New Jersey: Since a license is required for hunting, and only firearm and archery licenses are issued, I would presume it is illegal to hunt with an atlatl. I would consider it spear hunting. I’m not sure if it would take legislation or a change in the Game Code to allow it, but either would be unlikely at this point in my opinion. To garner support for it I would suggest becoming involved with the State Federation of Sportsmen’s Clubs ( or other group and submit comments to the Fish and Game Council and address the council at the public Game Code hearing held each year. Watch our homepage for an announcement. PT
Paul Tarlowe, Wildlife Education Specialist
The N.J. Division of Fish and Wildlife is a professional, environmentalagency dedicated to the protection, management and wise use of the
state’s fish and wildlife resources.

New Mexico: This weapon is NOT allowed in NM, the chance of it being legal is slim, sorry!
Thank You!!

New York: An atlatl, or spear, is currently an illegal implement for use to take fish or wildlife within New York State. There are no current proposals for the DEC to legalize this implement. You may contact the Bureau of Wildlife at to make such a proposal and supply the appropriate justification and documentation. Thank you for your inquiry to what appears to be an interesting device. If I can be of any additional assistance, please do not hesitate to contact me. I can be reached at 518-402-8814 Sincerely, Colonel Robert T. Lucas Assistant Director

North Carolina: It is not legal to use an atlatl to hunt or fish with in North Carolina. I have not heard of any movement to make them legal. This is not a rule that the North Carolina Wildlife Commission can enact; it would have to be done by the North Carolina General Assembly.

North Dakota: Atlatl’s are not currently useable in ND. I doubt they will become a legal “weapon” .

Ohio: No, it is not legal to fish with an atlatl in Ohio. There are no plans to change this rule. Thank you.
Div. of Wildlife
1-800-Wildlife (945-3543)

Oklahoma: As long as it is legal to use a spear for specific species, it is legal to use an atlatl. Ex.: with rabbits and squirrels, you can use a hand propelled missile (spear) so you can use an atlatl. With deer, you cannot use a spear, etc.

Oregon: The atlatl can not be used to harvest game fish in the State of Oregon. It is also not a legal weapon to harvest game animals. However, it could be used to hunt “predatory” animals in the State of Oregon such as coyote, rabbit, feral pig and exotic sheep.

Pennsylvania: It is not legal to use in Pennsylvania.

*Rhode Island: unavailable

South Carolina: As far as opportunities to use one in SC. There are 11 Game Zones in the state and the laws establishing season in 8 of the zones specify the weapons that can be used, e.g. bow and arrow or firearms. However, in Zones 3, 6, and 11 (the lower coastal plain) there is no mention of specific weapons, only the season dates. Therefore, it would not be a problem using the atlatl in those zones. You may get some funny looks but that is not the question.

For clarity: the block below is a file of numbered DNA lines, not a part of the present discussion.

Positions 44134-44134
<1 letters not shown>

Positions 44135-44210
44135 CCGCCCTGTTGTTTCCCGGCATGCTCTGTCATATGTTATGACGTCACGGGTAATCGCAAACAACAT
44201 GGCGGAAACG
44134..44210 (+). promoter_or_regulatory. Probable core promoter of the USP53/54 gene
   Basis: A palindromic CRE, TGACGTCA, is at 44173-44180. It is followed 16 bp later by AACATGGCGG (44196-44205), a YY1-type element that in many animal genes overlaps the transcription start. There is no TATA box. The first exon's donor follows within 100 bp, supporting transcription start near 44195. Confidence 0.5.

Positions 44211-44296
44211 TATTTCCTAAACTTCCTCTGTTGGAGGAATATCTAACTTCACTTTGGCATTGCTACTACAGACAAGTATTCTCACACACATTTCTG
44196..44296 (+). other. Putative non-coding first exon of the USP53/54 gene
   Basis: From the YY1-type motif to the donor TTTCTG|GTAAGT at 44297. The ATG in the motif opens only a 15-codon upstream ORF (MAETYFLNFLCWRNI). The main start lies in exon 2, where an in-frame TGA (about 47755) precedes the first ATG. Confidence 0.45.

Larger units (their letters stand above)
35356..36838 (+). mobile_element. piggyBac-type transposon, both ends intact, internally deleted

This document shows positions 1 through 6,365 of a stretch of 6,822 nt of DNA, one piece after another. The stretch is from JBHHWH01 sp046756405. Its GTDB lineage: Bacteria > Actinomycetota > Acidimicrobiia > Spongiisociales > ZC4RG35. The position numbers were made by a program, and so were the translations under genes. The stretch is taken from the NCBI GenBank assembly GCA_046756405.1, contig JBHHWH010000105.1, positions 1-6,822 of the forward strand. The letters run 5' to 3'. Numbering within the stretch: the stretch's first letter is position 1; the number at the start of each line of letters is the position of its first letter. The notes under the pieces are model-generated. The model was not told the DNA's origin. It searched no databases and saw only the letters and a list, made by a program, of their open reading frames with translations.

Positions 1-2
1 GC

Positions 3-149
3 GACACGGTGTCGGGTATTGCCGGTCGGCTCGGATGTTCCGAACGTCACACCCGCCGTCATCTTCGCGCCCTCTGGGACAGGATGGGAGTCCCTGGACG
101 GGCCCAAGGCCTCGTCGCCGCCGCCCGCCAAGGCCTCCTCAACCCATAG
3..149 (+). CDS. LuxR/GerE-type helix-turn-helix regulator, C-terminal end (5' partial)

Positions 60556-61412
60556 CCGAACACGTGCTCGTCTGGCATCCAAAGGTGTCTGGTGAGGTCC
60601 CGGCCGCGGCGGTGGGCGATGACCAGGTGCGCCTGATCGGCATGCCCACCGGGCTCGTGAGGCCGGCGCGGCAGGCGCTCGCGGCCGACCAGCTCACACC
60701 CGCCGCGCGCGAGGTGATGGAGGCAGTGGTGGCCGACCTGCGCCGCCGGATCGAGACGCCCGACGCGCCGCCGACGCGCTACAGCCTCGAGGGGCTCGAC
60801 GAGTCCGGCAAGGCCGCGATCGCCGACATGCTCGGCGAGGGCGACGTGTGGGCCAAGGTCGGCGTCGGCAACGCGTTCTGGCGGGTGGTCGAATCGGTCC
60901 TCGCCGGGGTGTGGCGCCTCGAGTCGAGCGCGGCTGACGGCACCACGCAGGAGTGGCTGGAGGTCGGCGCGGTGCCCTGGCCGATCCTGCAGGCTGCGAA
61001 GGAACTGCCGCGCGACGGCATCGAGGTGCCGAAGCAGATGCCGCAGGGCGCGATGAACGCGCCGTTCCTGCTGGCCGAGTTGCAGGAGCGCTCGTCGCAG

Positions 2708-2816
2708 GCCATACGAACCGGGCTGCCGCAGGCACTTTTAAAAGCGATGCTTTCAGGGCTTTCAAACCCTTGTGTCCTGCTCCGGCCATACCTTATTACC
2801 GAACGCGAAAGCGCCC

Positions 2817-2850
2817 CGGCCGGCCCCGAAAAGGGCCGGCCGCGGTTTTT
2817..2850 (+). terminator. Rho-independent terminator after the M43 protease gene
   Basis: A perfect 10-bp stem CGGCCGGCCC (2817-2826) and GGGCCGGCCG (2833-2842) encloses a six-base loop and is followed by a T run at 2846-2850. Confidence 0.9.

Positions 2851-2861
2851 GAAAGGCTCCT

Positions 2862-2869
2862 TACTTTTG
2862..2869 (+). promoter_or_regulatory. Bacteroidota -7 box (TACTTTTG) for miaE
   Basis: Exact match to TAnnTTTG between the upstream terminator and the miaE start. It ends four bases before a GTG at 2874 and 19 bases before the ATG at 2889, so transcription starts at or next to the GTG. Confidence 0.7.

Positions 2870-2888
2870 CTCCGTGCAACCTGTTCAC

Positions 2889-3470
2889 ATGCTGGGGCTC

South Dakota: An atlatl could be used to spear fish where and when the spearing season is open as spears are legal. But as far as for small or big game, they would not be allowed. There are restrictions on pull and etc on archery seasons, muzzle energy on firearms and these devices do fit any of that. SDCL 41-8 is pretty clear on how most critters can be taken. I attached the law on small game. There are several laws that pertain to big game for each type of allowed weapon type.
41-8-31. Hunting methods restricted–Violation as misdemeanor. No person may at any time hunt, catch, take, attempt to take, or kill any small game or game animal in any other manner than by shooting the same with a firearm, except:
(1) Game birds and animals may be taken with birds trained in falconry or with bow and arrow;
(2) A disabled person who is missing an upper limb, physically incapable of using an upper limb, or confined to a wheelchair and who has obtained a disabled hunter permit may use a crossbow to take game birds and animals; and
(3) A legally blind person, who is legally licensed, possesses a disabled hunter permit, and is physically present and participates in the hunt but cannot safely discharge a firearm or bow and arrow, may claim game birds and animals taken by a designated hunter in accordance with the license possessed by the legally blind hunter. A violation of this section is a Class 2 misdemeanor.
Thank you for your question.
John Forney
South Dakota Division of Wildlife
Dept. of Game, Fish and Parks

Tennessee: An atlatl is not considered a legal weapon for hunting and/or fishing in the State of Tennessee. If you have further questions, please feel
free to respond to the e-mail.
Cathi Lasater
Law Enforcement Division

Texas: Hello and thanks for your interest. The atlatl is legal for non-game animals and exotics (feral hogs), but it is not a legal means of take for deer. A hunting license is still required. Let me know if you need anything else.
Kristal Cain
Wildlife/ Public Hunting Info
Texas Parks and Wildlife

Utah: No, atlatl is not a legal weapon in Utah. Thank you for contacting us! State of Utah Department of Natural Resources Wildlife Division
1594 W North Temple
Salt Lake City, UT 84116